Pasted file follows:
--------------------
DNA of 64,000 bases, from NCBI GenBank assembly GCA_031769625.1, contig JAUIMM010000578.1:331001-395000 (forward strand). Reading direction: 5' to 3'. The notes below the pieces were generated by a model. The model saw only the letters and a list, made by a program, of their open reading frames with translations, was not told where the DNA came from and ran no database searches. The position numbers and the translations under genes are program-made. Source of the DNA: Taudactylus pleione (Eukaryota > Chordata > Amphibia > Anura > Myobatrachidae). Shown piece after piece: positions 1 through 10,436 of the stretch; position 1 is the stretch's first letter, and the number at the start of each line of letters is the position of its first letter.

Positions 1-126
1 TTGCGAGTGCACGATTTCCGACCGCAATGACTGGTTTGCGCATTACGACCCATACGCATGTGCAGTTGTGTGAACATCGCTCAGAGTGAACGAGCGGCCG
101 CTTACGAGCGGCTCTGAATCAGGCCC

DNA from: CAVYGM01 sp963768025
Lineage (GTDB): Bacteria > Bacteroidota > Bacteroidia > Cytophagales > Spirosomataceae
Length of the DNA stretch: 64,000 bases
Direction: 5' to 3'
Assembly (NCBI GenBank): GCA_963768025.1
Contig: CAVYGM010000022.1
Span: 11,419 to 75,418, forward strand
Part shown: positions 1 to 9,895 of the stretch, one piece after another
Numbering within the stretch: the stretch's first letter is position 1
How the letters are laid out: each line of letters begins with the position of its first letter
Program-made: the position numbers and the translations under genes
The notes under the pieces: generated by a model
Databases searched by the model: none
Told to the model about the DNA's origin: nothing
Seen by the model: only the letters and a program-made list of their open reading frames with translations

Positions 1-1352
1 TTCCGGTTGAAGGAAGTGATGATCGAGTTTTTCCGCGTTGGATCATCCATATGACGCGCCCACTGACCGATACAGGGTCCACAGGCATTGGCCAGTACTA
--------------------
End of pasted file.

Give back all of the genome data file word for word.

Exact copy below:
DNA of 64,000 bases, from NCBI GenBank assembly GCA_031769625.1, contig JAUIMM010000578.1:331001-395000 (forward strand). Reading direction: 5' to 3'. The notes below the pieces were generated by a model. The model saw only the letters and a list, made by a program, of their open reading frames with translations, was not told where the DNA came from and ran no database searches. The position numbers and the translations under genes are program-made. Source of the DNA: Taudactylus pleione (Eukaryota > Chordata > Amphibia > Anura > Myobatrachidae). Shown piece after piece: positions 1 through 10,436 of the stretch; position 1 is the stretch's first letter, and the number at the start of each line of letters is the position of its first letter.

Positions 1-126
1 TTGCGAGTGCACGATTTCCGACCGCAATGACTGGTTTGCGCATTACGACCCATACGCATGTGCAGTTGTGTGAACATCGCTCAGAGTGAACGAGCGGCCG
101 CTTACGAGCGGCTCTGAATCAGGCCC

DNA from: CAVYGM01 sp963768025
Lineage (GTDB): Bacteria > Bacteroidota > Bacteroidia > Cytophagales > Spirosomataceae
Length of the DNA stretch: 64,000 bases
Direction: 5' to 3'
Assembly (NCBI GenBank): GCA_963768025.1
Contig: CAVYGM010000022.1
Span: 11,419 to 75,418, forward strand
Part shown: positions 1 to 9,895 of the stretch, one piece after another
Numbering within the stretch: the stretch's first letter is position 1
How the letters are laid out: each line of letters begins with the position of its first letter
Program-made: the position numbers and the translations under genes
The notes under the pieces: generated by a model
Databases searched by the model: none
Told to the model about the DNA's origin: nothing
Seen by the model: only the letters and a program-made list of their open reading frames with translations

Positions 1-1352
1 TTCCGGTTGAAGGAAGTGATGATCGAGTTTTTCCGCGTTGGATCATCCATATGACGCGCCCACTGACCGATACAGGGTCCACAGGCATTGGCCAGTACTA